In an effort to beat oil dependence and save money, many drivers are looking toward alternatively fueled vehicles as an option. Hydrogen power seems the most promising overall, since it is cheap to run and is very low maintenance. Hydrogen cars currently on the market have a price tag that puts them well out of reach of the average consumer and fuel cell cars are not available on a massive scale.
Hydrogen is a colorless, odorless highly flammable gas. About 75 percent of the sun is composed of hydrogen; compared to a small fraction of the earth's composition. On earth, hydrogen does not occur naturally as a gas but is combined with other elements like water. Though once considered much too dangerous to use, it is now used to make fuel for automobiles and in other applications. Hydrogen is the most common gas in the universe. The abundance of hydrogen and the fact that it is eco friendly makes it a logical choice for use in creating green energy.
Dr. Robert E. Buxbaum, President, REB Research & Consulting. http://www.rebresearch.com April 10, 2008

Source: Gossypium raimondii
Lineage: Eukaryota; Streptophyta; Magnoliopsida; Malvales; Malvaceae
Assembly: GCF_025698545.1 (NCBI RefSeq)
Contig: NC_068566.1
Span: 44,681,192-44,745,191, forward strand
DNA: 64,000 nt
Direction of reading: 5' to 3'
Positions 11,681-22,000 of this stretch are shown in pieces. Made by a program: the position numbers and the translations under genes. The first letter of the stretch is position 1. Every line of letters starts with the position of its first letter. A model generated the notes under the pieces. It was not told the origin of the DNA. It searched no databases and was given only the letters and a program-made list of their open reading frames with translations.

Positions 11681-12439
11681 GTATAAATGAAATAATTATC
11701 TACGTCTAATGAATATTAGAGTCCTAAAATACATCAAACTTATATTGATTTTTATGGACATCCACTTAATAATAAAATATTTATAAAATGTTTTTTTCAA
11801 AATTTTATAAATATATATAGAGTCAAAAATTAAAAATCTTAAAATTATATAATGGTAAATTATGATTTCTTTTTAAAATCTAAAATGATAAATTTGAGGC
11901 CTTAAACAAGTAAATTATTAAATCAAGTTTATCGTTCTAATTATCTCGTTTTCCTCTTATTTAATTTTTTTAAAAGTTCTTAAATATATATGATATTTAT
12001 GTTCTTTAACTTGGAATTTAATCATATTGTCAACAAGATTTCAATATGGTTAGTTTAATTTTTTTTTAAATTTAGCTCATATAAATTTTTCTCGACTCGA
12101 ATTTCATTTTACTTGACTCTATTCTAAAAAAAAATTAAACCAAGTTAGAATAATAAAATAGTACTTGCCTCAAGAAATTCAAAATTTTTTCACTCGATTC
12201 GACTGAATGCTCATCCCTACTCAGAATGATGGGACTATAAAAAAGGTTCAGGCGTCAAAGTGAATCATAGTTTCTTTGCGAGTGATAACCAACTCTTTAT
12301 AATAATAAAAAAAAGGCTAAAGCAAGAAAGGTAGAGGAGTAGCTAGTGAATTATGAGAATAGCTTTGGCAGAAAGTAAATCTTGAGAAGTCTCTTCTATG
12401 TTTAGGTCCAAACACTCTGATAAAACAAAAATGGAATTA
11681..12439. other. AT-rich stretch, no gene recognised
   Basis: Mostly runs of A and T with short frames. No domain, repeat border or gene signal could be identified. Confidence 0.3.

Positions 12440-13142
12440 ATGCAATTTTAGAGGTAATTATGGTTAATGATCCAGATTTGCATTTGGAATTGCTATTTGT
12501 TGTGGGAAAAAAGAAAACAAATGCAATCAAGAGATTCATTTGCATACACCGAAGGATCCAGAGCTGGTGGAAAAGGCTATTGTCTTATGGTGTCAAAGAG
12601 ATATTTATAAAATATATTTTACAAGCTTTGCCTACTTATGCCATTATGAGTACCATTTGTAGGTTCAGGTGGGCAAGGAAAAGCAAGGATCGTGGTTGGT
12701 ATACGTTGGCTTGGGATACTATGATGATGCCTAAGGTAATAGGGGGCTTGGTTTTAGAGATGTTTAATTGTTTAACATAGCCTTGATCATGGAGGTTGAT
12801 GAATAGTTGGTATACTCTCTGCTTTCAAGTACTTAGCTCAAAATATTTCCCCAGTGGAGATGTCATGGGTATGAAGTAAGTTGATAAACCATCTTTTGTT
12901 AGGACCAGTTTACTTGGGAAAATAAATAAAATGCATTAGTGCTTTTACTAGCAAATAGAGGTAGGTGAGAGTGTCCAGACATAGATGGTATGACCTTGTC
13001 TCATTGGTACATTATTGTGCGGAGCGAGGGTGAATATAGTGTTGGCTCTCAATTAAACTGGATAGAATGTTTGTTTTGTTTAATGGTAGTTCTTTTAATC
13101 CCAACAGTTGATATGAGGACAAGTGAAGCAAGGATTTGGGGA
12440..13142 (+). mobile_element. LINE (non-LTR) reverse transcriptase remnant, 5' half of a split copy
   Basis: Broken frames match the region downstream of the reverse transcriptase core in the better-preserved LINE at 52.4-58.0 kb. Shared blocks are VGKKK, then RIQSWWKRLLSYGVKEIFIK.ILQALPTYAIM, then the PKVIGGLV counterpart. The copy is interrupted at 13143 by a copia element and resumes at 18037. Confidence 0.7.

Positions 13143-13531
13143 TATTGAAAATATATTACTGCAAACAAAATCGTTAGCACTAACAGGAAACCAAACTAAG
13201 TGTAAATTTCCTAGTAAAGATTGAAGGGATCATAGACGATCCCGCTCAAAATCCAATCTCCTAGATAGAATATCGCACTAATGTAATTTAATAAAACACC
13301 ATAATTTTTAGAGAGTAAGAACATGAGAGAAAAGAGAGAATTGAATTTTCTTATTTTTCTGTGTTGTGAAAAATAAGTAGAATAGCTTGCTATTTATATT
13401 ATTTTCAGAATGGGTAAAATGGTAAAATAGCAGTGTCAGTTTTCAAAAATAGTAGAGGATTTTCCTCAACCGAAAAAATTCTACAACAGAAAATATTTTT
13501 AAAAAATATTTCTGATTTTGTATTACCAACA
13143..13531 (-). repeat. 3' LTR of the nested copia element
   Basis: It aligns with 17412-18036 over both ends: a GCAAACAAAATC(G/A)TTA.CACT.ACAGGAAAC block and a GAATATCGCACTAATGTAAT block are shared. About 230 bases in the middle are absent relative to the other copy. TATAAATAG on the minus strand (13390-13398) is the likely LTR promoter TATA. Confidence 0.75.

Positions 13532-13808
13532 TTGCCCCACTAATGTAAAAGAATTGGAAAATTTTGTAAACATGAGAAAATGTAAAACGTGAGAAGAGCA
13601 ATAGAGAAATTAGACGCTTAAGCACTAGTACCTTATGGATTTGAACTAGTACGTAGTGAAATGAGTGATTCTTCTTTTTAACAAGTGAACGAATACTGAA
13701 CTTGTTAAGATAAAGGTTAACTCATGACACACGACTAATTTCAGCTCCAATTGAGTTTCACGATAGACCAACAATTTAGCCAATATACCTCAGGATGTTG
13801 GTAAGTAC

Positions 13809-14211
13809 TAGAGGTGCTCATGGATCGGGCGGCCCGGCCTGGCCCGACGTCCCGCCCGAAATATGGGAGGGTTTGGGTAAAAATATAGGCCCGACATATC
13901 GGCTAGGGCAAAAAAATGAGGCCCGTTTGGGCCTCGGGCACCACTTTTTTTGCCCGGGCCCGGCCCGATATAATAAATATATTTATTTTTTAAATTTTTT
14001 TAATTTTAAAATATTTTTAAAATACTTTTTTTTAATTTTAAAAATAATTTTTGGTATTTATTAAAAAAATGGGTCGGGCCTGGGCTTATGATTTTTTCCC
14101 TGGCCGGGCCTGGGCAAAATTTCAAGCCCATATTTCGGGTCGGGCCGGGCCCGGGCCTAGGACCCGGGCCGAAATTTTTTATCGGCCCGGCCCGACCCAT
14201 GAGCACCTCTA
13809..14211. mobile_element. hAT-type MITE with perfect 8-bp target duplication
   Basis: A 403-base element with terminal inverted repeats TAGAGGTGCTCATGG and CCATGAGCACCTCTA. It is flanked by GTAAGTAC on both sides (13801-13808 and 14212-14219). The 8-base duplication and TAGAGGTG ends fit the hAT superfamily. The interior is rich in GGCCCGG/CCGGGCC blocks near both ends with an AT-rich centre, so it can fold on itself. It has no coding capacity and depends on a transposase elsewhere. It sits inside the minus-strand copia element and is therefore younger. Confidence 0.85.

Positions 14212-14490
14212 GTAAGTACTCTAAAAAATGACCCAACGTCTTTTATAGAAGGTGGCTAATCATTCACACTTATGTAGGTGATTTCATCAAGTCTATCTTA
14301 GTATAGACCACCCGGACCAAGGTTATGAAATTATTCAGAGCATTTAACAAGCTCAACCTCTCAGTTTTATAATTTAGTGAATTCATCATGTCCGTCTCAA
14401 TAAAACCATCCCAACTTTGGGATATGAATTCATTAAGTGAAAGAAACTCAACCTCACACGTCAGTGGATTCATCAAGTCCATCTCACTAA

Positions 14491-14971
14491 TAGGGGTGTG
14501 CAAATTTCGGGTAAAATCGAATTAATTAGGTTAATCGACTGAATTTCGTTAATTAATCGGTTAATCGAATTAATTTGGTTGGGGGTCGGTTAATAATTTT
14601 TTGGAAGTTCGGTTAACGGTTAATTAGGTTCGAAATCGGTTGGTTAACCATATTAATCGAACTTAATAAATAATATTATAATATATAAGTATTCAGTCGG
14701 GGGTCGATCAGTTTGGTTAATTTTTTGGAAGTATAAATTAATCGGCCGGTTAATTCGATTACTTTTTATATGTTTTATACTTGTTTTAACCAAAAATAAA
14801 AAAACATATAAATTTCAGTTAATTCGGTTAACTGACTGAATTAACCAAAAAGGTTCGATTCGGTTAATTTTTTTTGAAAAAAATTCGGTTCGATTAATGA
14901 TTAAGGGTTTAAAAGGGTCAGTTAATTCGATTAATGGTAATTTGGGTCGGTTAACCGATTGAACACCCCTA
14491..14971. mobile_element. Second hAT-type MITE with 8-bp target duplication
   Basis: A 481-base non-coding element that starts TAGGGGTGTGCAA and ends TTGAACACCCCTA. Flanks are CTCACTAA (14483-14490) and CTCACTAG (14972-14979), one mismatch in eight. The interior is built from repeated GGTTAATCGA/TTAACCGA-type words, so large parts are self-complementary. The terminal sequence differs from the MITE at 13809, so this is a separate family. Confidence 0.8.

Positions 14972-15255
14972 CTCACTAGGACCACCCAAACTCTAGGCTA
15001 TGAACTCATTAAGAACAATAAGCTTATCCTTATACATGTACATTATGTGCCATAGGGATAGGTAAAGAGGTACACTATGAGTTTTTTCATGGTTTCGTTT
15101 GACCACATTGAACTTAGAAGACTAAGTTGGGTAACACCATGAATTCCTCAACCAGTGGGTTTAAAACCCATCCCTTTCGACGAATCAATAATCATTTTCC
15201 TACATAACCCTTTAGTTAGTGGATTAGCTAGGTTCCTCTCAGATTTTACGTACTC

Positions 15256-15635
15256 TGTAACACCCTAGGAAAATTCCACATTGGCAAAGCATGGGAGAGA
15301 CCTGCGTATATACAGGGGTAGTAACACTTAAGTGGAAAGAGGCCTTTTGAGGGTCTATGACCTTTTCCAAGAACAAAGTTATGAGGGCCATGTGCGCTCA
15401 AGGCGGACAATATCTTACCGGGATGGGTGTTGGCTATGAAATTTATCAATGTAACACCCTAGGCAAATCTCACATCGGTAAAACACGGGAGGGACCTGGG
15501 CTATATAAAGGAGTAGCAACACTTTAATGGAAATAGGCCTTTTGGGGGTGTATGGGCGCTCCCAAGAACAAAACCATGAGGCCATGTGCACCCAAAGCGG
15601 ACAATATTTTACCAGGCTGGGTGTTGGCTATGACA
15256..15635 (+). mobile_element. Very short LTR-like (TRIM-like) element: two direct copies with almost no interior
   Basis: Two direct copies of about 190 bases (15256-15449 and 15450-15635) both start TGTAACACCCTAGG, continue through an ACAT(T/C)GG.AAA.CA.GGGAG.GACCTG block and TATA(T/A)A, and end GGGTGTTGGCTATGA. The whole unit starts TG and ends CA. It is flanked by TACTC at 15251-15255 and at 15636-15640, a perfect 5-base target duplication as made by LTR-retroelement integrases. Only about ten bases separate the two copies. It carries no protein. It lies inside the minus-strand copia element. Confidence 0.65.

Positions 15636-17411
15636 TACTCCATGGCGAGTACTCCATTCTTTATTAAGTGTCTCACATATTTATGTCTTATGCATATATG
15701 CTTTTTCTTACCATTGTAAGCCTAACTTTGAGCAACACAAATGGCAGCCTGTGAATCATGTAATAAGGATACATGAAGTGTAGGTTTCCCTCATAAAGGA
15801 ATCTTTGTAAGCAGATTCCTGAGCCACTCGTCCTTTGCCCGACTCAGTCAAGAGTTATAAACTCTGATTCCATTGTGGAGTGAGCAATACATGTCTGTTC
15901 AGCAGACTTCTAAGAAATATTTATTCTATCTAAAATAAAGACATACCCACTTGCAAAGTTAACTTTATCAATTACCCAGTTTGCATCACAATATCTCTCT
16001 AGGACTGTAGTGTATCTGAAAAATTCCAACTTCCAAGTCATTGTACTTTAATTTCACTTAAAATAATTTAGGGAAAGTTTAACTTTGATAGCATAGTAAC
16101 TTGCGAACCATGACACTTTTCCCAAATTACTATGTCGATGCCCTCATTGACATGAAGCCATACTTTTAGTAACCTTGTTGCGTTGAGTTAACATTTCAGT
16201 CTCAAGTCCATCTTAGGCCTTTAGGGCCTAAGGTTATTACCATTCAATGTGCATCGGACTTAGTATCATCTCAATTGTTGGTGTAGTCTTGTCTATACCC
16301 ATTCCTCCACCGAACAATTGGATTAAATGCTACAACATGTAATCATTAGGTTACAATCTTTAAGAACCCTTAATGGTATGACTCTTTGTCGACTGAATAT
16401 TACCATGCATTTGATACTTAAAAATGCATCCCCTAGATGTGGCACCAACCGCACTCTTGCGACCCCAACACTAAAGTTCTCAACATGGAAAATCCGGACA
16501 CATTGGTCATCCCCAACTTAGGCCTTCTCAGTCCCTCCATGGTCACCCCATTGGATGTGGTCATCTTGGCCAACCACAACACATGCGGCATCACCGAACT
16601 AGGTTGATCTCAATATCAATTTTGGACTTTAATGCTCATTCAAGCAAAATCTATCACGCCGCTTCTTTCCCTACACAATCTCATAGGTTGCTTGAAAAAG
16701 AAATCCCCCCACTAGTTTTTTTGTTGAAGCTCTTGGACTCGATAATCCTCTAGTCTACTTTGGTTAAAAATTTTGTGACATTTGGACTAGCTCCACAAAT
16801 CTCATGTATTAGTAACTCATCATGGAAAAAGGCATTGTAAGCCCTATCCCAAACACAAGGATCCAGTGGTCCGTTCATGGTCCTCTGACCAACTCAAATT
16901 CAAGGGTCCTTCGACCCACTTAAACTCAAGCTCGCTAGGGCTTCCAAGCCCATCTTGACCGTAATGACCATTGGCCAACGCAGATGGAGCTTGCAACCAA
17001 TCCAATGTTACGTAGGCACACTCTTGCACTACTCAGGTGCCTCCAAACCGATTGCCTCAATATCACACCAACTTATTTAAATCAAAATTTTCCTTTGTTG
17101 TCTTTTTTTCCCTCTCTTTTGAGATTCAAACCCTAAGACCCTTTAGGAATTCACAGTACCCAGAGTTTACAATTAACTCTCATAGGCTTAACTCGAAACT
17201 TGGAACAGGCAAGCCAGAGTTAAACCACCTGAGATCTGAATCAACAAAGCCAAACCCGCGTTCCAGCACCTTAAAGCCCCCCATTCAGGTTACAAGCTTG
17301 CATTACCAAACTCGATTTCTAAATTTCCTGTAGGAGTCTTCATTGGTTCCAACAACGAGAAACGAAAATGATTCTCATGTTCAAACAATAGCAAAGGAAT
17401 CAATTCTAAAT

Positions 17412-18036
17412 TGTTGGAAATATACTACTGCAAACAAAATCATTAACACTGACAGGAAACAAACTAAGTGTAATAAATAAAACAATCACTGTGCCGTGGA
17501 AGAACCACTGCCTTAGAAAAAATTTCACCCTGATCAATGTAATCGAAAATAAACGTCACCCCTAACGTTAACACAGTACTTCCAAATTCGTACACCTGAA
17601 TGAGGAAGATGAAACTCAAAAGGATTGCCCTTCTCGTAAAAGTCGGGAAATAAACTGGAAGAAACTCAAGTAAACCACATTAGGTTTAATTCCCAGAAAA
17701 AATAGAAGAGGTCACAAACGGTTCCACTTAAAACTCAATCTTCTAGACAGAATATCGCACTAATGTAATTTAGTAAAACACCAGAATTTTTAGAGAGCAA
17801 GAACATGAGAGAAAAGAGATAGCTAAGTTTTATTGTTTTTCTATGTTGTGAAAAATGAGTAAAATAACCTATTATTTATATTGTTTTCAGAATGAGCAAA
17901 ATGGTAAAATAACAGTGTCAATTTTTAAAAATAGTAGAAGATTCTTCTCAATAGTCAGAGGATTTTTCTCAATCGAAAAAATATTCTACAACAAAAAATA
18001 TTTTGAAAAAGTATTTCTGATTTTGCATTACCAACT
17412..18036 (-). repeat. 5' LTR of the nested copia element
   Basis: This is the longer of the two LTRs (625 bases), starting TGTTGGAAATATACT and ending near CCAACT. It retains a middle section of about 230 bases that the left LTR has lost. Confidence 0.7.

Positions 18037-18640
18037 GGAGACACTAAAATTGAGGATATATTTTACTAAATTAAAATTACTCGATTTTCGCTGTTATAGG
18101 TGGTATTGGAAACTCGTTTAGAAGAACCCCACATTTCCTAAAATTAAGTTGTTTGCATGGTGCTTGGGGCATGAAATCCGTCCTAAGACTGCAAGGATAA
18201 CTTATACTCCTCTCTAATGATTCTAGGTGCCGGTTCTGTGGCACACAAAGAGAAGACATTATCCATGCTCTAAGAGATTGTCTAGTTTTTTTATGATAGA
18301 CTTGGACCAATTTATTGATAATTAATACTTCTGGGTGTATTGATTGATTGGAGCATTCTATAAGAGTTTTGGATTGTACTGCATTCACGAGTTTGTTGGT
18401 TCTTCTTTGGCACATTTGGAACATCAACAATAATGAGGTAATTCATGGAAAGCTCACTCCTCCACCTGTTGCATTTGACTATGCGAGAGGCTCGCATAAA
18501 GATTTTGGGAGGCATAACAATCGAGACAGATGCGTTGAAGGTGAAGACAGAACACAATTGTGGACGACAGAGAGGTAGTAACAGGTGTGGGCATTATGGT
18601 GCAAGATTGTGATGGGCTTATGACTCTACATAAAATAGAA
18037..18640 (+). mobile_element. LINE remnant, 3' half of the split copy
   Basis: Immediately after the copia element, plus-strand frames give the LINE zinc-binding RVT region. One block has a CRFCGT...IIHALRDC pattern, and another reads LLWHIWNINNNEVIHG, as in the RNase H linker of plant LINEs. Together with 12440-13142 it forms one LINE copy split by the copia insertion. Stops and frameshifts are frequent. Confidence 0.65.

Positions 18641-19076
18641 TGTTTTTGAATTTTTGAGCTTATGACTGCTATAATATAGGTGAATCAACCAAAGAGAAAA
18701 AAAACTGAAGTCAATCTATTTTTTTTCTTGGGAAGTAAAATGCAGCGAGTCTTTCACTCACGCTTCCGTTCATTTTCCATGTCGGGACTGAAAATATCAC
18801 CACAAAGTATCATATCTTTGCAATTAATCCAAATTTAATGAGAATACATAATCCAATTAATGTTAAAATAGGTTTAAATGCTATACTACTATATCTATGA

There seems to be confusion about what the hydrogen economy is, and how it benefits the average driver. In my understanding, the hydrogen economy is simply the use of hydrogen as a medium of exchange among the different energy sources and their uses. This is similar to the exchange economies for electricity or gasoline.
In 2003, President George Bush promoted a hydrogen economy claiming the technology would soon be fueling vehicles while producing no pollution. He included the dream of refueling facilities that would move the gas around the country making it cleaner and reduce the United States' dependence on oil. Currently, the country is not much closer than it was then in converting the transportation currency to hydrogen.
Generating hydrogen for fuel cell power requires a chemical reaction that would separate and hydrogen for extraction. This extraction process requires energy itself, and it is the biggest drawback of hydrogen fuel cell energy over other clean sources of energy. Other sources of energy would be inevitably used within its infrastructure.
The hydrogen economy is a proposed wide-scale system that primarily utilizes hydrogen as a universal source of energy. The term was first coined by Jock Bockris during his 1970 talk at General Motors Technical Center. The system of a hydrogen economy is likened to how we primarily use oil and coal today, only it promises a much safer and cleaner future for our planet. It holds a dream and vision of ending our reliance to dirty fossil fuels, and opening a new economic chapter in world energy use.
Energy storage technologies are progressing at a rapid pace, driven by the environmental movement that gains more and more followers.